Summer’s winding down, which means a lot of us are well into our summer internships. Do you love it? Great! Hate it? Even better! Have no idea what you’re doing there in the first place? Well, there’s a method to the madness about internships (and no, it isn’t solely to build your resume). CM’s got the scoop on what the big deal about internships is and what they will teach you about yourself and your desired industry.
It Teaches You How To Act
If an internship teaches us anything, it’s how a company runs and how to properly fit ourselves inside that running machine. As interns, we have ample opportunities to observe how our bosses and their co-workers communicate, proper desk etiquette in an office environment and how professionals deal with issues within a company.
Lafayette College senior Drew Friedman has had mostly poorly structured internships, but doesn’t believe bad internships are for nothing. “They have taught me how to be more patient, and to pick my battles,” he said. So whether we are simply running errands for our bosses or actually sitting in at meetings, our presence alone teaches us a great deal.
University of Maryland senior Samantha Colin has had a different internship every year since freshman year. “I’ve scrubbed floors with Clorox wipes and my bare hands and stared at excel media grids until my eyeballs had holes burnt into them,” she said. “But I’ve learned to respect my seniors because everyone has to start somewhere.” Playing Annie for the summer unknowingly teaches you more than how to be an efficient cleaner.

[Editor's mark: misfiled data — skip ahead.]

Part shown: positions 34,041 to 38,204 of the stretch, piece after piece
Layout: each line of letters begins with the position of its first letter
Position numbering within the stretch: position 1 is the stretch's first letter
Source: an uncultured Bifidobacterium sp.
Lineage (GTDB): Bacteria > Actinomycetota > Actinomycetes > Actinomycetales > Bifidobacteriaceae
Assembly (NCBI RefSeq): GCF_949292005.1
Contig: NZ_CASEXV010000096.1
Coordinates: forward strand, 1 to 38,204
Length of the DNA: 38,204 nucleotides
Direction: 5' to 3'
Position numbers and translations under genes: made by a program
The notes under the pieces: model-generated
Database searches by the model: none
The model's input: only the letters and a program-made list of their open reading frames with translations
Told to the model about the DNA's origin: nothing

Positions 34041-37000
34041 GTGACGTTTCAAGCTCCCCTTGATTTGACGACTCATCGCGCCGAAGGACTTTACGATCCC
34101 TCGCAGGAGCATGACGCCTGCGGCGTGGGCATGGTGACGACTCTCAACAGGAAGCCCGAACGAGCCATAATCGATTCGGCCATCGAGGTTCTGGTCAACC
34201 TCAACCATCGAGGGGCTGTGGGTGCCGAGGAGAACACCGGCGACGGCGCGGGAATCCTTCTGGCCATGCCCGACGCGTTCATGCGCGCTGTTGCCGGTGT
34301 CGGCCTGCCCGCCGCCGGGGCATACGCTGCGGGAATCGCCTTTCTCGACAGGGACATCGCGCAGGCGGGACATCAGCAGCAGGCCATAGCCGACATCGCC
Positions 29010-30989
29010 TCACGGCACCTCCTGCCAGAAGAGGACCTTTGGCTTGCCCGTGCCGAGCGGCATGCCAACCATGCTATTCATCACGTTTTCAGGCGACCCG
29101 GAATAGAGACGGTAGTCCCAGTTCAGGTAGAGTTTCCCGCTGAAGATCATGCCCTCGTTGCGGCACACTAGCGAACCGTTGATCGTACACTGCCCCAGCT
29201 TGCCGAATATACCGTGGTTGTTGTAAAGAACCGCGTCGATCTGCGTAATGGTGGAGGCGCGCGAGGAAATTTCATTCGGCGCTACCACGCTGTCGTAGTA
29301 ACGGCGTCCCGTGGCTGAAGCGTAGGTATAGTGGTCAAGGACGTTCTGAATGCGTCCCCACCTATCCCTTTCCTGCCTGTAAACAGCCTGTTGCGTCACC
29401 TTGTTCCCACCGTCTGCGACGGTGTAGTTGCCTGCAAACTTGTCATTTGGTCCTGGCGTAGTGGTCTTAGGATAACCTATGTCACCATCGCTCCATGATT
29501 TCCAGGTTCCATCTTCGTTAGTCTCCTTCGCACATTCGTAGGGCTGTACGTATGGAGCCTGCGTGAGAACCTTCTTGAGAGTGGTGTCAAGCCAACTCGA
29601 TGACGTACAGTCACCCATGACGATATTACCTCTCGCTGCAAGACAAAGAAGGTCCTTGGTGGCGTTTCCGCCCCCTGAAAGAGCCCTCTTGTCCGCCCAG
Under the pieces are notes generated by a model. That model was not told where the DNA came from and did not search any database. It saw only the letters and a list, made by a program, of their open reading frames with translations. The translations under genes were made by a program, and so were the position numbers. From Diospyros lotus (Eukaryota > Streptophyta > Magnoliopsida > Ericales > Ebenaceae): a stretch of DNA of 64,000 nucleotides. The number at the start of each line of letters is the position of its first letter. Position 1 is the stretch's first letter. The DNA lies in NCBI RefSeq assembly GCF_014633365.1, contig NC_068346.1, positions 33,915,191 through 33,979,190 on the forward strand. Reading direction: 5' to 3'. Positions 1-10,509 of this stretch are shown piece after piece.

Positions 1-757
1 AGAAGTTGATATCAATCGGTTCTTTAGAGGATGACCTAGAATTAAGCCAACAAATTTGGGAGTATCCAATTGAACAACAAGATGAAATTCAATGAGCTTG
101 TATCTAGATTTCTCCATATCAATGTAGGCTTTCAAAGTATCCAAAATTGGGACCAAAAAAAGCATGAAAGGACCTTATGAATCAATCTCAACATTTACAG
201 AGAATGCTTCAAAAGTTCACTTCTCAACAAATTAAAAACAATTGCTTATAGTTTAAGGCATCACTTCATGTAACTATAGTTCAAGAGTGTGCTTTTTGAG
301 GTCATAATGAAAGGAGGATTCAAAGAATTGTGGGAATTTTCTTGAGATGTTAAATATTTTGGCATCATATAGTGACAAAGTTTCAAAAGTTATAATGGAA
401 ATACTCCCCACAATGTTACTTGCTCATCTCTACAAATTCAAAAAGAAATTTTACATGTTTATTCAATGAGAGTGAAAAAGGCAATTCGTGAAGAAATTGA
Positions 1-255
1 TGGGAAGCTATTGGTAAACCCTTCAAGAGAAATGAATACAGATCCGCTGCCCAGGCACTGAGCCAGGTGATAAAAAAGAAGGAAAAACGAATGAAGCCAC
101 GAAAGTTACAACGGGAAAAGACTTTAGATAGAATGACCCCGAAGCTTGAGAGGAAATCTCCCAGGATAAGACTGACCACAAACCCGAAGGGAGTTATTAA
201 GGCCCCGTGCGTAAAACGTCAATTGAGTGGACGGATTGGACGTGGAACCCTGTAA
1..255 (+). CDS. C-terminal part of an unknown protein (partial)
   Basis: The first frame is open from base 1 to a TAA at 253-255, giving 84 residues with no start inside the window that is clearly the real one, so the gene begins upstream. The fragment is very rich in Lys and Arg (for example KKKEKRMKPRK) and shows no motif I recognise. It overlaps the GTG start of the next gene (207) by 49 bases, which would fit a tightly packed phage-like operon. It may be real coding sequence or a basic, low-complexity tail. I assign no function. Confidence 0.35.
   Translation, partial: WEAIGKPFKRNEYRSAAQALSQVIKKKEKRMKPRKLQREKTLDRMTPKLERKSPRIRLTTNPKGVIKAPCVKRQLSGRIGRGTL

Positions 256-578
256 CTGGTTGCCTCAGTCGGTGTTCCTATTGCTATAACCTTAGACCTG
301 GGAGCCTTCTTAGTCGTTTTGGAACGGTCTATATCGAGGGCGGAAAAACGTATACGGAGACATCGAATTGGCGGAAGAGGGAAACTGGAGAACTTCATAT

It Confirms What You Want to Do
As a senior journalism major, I’ve dedicated three whole years of my life to this field. But what if I graduate college, start my career in journalism, and realize it isn’t for me? Internships exist, in part, to avoid this travesty. According to Friedman, internships give us real life experience that, to him, are more important than school. “The only way to get a true sense of what you enjoy and what you are good at is by going out and doing it,” Friedman said.
But it’s not just the job type you should be concerned with. There are plenty of qualities that set a company apart−its size, structure, culture, goals, etc. Colin said she has worked at world-renowned international corporate companies, startups by millennials, medium-sized creative PR agencies and everything in between. “But what I’ve learned most through internships, aside from how to navigate the communication world, is that unless the company’s culture aligns with your values, the partnership will never work,” she said.
Size matters too. University of Maryland graduate Natalie Rup has three internships under her belt. One at a small agency, one at a large agency, and now she is at a medium sized agency. It took three long summers for her to find her happy medium. Some people work better on their own while others work better in teams, and it takes an internship experience to teach you what kind you are. Rup finally found what she wanted at the mid-sized agency. “You get close to your team, work closely with everyone and people take the time to teach you things,” she said.
It Helps You Network
When you’re on your 10 zillionth coffee run and you think you can’t file one more paper without losing your mind, put a smile on your face and ask your boss if she would like another cup of coffee. After you complete an internship you want a company to say, “Wow, this is the best damn intern I’ve ever had.” This is important whether you want a job at this company or you want to run for the hills at 5 p.m. on your last day.
“Internships open up a network of people for your career,” Colin said. People talk. And when they do talk, you better hope it’s positively about you. The people you meet at one internship can introduce you to another company you never knew existed and is more of a perfect fit for you. And when said company asks about you, the company you slaved over for two months will say they’re lucky to have you. So yes, all those hours of corporate hazing are worth it.